Glass production evolved during the Roman Empire with the introduction of glassblowing, which allowed for a great variety of different shapes and styles to be constructed. The technique allowed for easier manipulation of the glass into more intricate designs allowing the vessels to have an assortment of functions. Glassblowing also allowed for a quicker paced production, the hot glass would be blown into a mould and then removed whilst still hot so that the glass maker could still work on it. Roman glass is formed from sand (quartz) which naturally contained alumina and lime. The lime acted as a stabiliser, so that the glass was not porous. Sodium Carbonate, in the form of natron, was also added to lower the melting point. The only surplus components then found are additional elements used to colour the glass. Different minerals were added to create a variety of colours; the green colouring seen in this piece would have been intensified by the addition of copper.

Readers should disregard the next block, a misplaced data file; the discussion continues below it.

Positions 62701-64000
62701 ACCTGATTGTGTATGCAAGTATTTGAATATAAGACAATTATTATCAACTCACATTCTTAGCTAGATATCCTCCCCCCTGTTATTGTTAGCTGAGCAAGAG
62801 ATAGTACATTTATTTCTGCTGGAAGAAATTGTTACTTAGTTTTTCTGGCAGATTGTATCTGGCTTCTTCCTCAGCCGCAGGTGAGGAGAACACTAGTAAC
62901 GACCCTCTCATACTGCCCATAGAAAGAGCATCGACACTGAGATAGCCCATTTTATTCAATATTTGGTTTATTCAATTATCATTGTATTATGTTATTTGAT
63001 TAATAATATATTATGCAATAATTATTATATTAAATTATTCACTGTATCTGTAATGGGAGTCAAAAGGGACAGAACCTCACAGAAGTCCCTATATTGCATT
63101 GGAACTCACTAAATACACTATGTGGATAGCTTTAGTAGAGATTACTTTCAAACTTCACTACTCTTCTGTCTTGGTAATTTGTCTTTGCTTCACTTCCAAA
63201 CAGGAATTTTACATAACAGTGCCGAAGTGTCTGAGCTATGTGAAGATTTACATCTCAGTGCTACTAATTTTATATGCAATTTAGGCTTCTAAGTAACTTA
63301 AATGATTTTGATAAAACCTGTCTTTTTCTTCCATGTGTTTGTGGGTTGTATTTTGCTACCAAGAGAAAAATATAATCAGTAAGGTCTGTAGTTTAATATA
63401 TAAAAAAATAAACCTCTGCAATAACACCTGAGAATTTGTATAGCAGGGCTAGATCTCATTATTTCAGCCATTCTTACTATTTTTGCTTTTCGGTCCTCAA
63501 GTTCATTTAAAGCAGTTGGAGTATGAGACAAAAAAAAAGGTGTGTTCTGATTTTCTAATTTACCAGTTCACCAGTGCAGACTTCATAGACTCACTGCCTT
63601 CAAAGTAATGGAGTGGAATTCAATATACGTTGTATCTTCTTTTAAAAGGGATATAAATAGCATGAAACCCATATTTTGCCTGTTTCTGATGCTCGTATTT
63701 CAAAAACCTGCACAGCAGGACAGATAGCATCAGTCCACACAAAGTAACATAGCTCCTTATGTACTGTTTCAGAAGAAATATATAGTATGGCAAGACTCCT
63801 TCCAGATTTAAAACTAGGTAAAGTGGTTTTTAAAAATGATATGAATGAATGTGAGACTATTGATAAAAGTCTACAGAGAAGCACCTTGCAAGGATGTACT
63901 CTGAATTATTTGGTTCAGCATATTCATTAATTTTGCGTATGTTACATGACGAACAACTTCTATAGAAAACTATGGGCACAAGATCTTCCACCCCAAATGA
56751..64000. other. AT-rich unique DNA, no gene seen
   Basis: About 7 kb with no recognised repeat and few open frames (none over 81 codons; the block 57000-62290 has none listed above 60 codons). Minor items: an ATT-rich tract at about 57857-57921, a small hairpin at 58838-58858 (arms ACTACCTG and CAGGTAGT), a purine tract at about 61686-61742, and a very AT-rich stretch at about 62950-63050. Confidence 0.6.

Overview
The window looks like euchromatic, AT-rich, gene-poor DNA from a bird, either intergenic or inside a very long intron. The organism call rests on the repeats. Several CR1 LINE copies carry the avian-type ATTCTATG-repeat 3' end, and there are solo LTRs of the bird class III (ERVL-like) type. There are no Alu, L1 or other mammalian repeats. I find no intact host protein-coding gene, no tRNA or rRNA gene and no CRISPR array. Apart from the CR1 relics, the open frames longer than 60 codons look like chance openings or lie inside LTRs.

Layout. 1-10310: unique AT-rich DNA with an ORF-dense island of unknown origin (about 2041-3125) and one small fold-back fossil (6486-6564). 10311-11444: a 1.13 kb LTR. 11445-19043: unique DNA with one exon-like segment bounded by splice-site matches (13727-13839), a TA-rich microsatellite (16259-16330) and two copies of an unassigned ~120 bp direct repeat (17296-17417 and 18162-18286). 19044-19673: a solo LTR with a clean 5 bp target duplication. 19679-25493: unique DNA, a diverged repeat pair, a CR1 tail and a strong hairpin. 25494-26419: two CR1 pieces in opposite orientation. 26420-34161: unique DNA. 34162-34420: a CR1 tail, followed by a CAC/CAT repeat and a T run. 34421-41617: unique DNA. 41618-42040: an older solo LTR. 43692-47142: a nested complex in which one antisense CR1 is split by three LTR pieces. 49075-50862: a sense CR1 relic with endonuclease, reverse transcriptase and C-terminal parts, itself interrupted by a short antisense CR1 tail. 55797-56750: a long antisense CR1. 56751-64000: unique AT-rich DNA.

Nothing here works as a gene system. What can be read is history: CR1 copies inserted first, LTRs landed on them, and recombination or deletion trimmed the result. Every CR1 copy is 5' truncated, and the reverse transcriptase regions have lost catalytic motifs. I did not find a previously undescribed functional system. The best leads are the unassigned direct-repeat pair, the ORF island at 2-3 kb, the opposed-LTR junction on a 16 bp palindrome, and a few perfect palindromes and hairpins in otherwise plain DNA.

Ancient Roman Dimpled Green Glass Bowl
An exceptional ancient Roman bowl blown from translucent green glass. The vessel features a small hemispherical container, with straight walls which raise from a short tubular foot to render an elegantly slanted profile. A thin rim is folded outwards at the top, finishing this fine piece. Small and evenly spaced knobs feature on the surface, adding to the vessel’s overall texture and design. A vestigial knob pushes up from the bottom of the bowl to form a central internal knob.
Please note that the measurements provided below are inclusive of the stand. The bowl itself measures: W 14.9cm x H 7.4cm
Condition: Very fine condition. Sharp edges on the bottom of the bowl where the glass rod was cut in antiquity. Some weathering on the surface.